• Benign Prostatic Hyperplasia
  • Hormone Therapy
  • Genomic Testing
  • Next-Generation Imaging
  • UTUC
  • OAB and Incontinence
  • Genitourinary Cancers
  • Kidney Cancer
  • Men's Health
  • Pediatrics
  • Female Urology
  • Sexual Dysfunction
  • Kidney Stones
  • Urologic Surgery
  • Bladder Cancer
  • Benign Conditions
  • Prostate Cancer

Racial concordance associated with trust of online prostate cancer videos among Black Americans

News
Article

“Increasing the representation of physicians (or actors) who appear concordant with the target audience may be an important tool for more effective health communication strategies to mitigate health disparities," the authors write.

Prostate cancer information included in online videos was viewed as more trustworthy by Black Americans when it was delivered by a physician or patient of the same race, according to findings from a study (NCT05886751) recently published in JAMA Network Open.1,2

"Our findings demonstrate the need to increase diversity in the healthcare workforce," says Stacy Loeb, MD.

"Our findings demonstrate the need to increase diversity in the healthcare workforce," says Stacy Loeb, MD.

"Our findings demonstrate the need to increase diversity in the healthcare workforce," said lead author Stacy Loeb, MD, in a news release on the findings.2 Loeb is a professor of urology and population health at New York University Langone Health in New York, New York.

In total, 2904 men and women aged 40 years and older were included in the study. Of those, 1703 participants were Black. The median age among all participants was 59 years.

Patients were randomly assigned to watch the same video script about either prostate cancer screening or clinical trials. The information was presented by either a Black physician, a Black patient, a White physician, or a White patient. Following the video, participants in the study were given an online questionnaire.

Findings from the survey showed that 72.7% of Black participants who watched videos that were presented by Black speakers trusted the information, compared with only 64.3% of Black participants who watched videos presented by White speakers (adjusted odds ratio [aOR], 1.62; 95% CI, 1.28-2.05; P < .001).

White participants, on the other hand, showed no significant difference in trust based on the race of the presenter. Overall, 76.8% of White participants who watched videos with a Black speaker trusted the information presented, compared with 73.7% of White participants who watched videos with a White speaker (aOR, 1.11; 95% CI, 0.83-1.48; P = .49).

Both Black and White participants showed less trust in the information presented when it was delivered by a patient rather than a physician. Among all Black adults included in the study, 64.6% trusted the information when it was presented by a patient, compared with 72.5% when it was delivered by a physician (aOR, 0.63; 95% CI, 0.49-0.80; P < .001). Among all White adults included in the study, 72.0% trusted the information when it was presented by a patient, compared with 78.6% when it was delivered by a physician (aOR, 0.71; 95% CI, 0.54-0.95; P = .02).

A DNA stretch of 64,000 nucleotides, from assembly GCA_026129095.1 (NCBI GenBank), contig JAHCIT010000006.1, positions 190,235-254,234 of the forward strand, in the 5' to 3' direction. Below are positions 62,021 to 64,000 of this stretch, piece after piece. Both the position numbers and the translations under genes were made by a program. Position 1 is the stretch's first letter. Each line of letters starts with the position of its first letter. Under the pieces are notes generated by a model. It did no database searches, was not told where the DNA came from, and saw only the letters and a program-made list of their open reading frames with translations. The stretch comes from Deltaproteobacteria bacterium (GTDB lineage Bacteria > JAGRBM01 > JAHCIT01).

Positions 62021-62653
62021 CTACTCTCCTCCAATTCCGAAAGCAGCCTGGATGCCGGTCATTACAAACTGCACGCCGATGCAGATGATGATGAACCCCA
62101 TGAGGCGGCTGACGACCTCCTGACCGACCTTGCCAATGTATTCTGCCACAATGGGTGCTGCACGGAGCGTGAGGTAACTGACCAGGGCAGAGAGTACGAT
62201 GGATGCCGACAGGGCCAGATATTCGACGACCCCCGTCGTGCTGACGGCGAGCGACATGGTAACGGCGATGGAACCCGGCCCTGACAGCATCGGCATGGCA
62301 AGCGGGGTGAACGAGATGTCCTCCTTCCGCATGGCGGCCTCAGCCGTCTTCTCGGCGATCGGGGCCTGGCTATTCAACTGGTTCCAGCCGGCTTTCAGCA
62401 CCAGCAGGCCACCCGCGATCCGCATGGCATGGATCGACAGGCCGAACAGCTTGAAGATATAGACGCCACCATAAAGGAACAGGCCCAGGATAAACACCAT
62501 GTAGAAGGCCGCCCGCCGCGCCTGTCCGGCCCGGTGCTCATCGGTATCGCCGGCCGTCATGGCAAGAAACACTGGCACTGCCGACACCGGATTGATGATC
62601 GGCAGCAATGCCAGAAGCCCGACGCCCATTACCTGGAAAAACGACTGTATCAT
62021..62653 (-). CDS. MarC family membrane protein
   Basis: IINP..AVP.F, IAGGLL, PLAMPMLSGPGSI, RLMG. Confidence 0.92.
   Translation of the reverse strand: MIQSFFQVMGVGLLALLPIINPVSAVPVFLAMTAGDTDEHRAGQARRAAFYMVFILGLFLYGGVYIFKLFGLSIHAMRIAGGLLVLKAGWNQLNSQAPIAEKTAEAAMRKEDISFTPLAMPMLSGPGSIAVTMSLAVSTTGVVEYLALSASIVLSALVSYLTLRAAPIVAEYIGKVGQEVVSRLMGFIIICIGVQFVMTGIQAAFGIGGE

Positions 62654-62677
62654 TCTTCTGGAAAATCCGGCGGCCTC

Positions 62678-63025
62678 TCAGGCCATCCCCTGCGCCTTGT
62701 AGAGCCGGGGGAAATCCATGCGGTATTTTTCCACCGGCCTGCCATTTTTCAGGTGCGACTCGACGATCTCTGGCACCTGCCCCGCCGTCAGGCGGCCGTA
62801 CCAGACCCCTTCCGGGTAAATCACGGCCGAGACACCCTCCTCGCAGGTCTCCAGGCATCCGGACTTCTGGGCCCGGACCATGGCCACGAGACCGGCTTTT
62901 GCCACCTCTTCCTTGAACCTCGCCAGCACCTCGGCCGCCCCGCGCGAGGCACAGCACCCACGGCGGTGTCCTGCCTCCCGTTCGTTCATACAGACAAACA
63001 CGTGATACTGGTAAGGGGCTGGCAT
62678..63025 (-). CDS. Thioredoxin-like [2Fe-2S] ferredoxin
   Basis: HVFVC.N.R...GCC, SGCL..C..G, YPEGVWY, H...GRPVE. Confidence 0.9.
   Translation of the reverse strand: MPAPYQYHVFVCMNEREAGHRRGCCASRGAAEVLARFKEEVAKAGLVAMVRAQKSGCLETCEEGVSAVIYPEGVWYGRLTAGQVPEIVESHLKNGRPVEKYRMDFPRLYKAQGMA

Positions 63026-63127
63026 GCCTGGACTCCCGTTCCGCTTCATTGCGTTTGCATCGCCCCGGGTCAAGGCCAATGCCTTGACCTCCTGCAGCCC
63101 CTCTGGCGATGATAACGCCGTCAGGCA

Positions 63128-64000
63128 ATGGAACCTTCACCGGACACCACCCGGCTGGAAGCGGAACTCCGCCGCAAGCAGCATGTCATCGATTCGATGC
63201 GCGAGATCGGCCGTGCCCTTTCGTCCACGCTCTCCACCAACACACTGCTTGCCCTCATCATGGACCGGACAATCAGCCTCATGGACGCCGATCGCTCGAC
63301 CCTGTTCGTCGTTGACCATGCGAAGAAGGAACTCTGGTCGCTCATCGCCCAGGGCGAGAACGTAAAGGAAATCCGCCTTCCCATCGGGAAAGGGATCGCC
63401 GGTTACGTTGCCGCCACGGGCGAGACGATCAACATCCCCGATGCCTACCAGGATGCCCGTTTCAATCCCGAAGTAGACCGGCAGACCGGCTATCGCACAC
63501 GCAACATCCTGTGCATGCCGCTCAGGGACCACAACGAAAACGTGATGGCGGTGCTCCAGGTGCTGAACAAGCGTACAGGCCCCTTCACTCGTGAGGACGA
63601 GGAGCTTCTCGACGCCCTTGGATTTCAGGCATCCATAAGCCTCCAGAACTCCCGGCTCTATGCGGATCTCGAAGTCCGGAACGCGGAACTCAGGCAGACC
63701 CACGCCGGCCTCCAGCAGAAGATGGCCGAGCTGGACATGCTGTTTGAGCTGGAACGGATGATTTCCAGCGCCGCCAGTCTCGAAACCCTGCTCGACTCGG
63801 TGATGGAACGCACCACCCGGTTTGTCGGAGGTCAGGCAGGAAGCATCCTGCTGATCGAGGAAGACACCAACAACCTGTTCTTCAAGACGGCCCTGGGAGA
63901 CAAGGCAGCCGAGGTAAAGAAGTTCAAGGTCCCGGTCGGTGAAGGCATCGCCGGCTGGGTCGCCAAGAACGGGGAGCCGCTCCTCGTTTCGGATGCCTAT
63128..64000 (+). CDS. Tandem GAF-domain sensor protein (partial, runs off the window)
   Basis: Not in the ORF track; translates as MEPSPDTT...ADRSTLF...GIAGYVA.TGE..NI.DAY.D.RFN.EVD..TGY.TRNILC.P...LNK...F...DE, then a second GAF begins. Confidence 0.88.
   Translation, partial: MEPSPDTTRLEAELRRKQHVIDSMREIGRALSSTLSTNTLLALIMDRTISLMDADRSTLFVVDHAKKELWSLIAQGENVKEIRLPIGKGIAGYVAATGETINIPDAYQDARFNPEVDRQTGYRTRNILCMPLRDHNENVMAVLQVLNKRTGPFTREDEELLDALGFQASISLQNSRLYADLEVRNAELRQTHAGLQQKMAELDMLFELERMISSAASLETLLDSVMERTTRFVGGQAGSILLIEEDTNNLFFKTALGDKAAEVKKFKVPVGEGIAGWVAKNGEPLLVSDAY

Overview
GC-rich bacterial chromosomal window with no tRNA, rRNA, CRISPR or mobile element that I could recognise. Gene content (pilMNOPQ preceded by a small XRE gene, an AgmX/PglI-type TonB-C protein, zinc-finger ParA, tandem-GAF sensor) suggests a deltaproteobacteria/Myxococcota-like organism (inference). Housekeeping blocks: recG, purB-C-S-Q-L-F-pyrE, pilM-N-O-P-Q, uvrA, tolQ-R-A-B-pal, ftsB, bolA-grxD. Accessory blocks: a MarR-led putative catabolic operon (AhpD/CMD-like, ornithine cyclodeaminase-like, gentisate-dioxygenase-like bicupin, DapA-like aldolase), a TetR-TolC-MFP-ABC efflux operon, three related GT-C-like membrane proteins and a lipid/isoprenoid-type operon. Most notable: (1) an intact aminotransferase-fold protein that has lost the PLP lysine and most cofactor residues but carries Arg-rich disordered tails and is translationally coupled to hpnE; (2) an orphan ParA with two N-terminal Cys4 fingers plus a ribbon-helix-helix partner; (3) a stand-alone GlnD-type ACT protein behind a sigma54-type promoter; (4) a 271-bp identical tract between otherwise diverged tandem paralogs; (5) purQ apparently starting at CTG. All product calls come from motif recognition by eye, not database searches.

Similarly, both Black and White participants showed lower trust in the information when it was about clinical trials than when it was about prostate cancer screening. Among Black adults, 66.3% trusted the information when it was about clinical trials, compared with 70.7% when it was about screening (aOR, 0.78; 95% CI, 0.62-0.99; P = .04). Among White adults, 71.4% trusted the information when it was about clinical trials, compared with 79.1% when it was about screening (aOR, 0.57; 95% CI, 0.42-0.76; P < .001).

These findings add to previous work by the group that assessed representation in online prostate cancer videos and websites.3 Overall, the team found that Black and Latinx adults were underrepresented in online content on prostate cancer.

With that data as additional context, the authors wrote in the most recent publication, “Increasing the representation of physicians (or actors) who appear concordant with the target audience may be an important tool for more effective health communication strategies to mitigate health disparities.”

The research team next plans to hold focus groups with Black patients with prostate cancer in order to better understand their experiences with online medical information, as well as to gather possible solutions to improve online resources.

References

1. Loeb S, Ravenell JE, Lin Gomez S, et al. The effect of racial concordance on patient trust in online videos about prostate cancer: A randomized clinical trial. JAMA Netw Open. 2023 Jul 3;6(7):e2324395. doi:10.1001/jamanetworkopen.2023.24395

2. Diversity plays a key role in Black Americans trust of videos about prostate cancer. News release. NYU Langone Health. July 19, 2023. Accessed July 31, 2023. https://www.prnewswire.com/news-releases/diversity-plays-a-key-role-in-black-americans-trust-of-videos-about-prostate-cancer-301877220.html

3. Loeb S, Borno HT, Gomez S, et al. Representation in online prostate cancer content lacks racial and ethnic diversity: Implications for Black and Latinx men. J Urol. Published online February 4, 2022. Accessed July 31, 2023. doi:10.1097/JU.0000000000002257

Related Videos
Blur image of hospital corridor | Image Credit: © whyframeshot - stock.adobe.com
A panel of 4 experts on prostate cancer
A panel of 4 experts on prostate cancer
A panel of 4 experts on prostate cancer
A panel of 4 experts on prostate cancer
A panel of 4 experts on prostate cancer
A panel of experts on prostate cancer
A panel of 4 experts on prostate cancer
A panel of 4 experts on prostate cancer
Related Content
© 2024 MJH Life Sciences

All rights reserved.